To a list of such literary luminaries as Arthur Miller, Aleksandr Solzhenitsyn and Margaret Atwood, we can now add the name of Scottish novelist Alexander McCall Smith.
The Edinburgh-based author has become the latest recipient of the National Arts Club’s medal of honour for achievement in literature.
The novelist, best-known for The No. 1 Ladies’ Detective Agency books, was in New York last night to pick up his award from the prestigious club, whose past members include three US presidents.
In an interview with The Scotsman today, Mr McCall Smith talks of how Americans turned to his novels for solace following the horror of 9/11. Indeed, it was readers in the United States who embraced his work even before his compatriots.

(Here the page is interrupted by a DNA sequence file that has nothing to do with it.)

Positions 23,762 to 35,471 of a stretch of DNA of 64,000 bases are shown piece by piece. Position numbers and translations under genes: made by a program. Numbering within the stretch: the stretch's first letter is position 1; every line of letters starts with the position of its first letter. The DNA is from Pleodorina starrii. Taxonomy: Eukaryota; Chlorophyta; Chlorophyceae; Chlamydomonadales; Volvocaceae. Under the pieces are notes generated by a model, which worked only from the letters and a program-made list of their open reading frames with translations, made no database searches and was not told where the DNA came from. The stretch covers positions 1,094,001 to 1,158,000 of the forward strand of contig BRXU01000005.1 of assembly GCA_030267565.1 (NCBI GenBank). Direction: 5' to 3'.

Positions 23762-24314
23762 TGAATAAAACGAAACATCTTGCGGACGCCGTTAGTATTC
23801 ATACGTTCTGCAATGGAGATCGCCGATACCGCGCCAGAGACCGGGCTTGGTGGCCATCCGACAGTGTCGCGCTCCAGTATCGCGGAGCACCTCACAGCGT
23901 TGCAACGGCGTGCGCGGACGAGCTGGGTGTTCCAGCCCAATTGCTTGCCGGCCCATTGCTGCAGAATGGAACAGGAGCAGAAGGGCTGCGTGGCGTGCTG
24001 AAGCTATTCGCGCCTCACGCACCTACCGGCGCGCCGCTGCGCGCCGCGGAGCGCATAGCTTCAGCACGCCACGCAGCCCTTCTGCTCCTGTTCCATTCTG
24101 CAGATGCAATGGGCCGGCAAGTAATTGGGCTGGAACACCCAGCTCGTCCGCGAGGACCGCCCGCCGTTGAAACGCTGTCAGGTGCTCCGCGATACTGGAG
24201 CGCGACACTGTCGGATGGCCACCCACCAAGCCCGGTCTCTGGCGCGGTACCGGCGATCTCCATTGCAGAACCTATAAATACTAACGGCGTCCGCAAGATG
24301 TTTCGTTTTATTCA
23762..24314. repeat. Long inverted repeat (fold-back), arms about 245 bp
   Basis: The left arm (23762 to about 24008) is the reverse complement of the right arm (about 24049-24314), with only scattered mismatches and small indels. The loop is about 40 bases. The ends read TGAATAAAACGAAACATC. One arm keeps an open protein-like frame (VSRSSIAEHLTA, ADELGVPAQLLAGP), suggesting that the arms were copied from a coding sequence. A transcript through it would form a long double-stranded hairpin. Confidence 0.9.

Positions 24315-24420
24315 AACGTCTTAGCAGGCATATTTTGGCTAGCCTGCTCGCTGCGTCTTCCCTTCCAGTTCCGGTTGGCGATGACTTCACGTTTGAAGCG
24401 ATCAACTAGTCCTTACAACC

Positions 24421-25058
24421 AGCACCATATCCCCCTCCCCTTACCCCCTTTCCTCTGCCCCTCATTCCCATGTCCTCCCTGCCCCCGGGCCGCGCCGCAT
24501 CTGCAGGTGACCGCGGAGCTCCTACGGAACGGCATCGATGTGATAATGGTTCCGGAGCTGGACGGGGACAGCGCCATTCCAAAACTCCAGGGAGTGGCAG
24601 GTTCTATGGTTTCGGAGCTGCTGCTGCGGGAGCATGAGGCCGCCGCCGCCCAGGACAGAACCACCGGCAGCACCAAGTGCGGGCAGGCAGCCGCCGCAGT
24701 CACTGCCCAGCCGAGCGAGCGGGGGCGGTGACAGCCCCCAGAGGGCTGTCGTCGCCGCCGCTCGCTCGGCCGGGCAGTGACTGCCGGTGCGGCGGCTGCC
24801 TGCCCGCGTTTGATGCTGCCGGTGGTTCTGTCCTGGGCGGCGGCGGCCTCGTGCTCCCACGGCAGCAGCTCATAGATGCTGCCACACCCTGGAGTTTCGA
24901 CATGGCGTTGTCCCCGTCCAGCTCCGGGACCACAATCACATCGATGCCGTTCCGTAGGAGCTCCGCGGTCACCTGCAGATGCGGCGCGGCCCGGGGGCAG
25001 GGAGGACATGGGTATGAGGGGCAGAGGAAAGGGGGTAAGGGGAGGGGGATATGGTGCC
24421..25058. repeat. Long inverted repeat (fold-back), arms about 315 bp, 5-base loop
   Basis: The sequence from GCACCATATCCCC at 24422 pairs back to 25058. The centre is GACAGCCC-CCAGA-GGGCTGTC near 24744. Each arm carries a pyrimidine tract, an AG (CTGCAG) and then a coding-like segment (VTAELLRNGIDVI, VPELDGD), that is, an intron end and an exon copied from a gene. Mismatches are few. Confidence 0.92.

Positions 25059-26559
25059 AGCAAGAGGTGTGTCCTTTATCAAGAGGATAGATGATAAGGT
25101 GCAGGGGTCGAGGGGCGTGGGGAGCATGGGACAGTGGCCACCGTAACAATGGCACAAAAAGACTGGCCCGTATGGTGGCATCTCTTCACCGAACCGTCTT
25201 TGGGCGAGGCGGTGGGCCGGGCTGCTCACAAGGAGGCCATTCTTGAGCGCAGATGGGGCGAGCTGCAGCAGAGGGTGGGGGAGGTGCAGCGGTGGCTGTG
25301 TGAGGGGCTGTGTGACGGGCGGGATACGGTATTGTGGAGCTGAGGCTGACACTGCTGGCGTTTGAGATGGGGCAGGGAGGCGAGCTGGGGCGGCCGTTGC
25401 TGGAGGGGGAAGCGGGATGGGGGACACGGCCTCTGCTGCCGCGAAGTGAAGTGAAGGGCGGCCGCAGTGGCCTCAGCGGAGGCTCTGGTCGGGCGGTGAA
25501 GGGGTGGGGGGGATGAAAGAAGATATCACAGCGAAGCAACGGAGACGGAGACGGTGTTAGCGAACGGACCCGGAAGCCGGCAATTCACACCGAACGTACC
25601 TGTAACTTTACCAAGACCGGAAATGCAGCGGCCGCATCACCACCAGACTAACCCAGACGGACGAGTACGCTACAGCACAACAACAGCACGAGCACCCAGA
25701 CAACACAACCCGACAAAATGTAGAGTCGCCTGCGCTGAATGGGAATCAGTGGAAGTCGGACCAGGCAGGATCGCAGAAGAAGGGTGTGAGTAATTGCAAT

He has gone on to sell more than 20 million English language editions of his books and has been translated into 46 languages.
Too often in Scotland we take our great writers or artists for granted, failing to see them as others elsewhere in the world do. We should all be proud of Mr McCall Smith’s achievements as he takes his place among such esteemed company.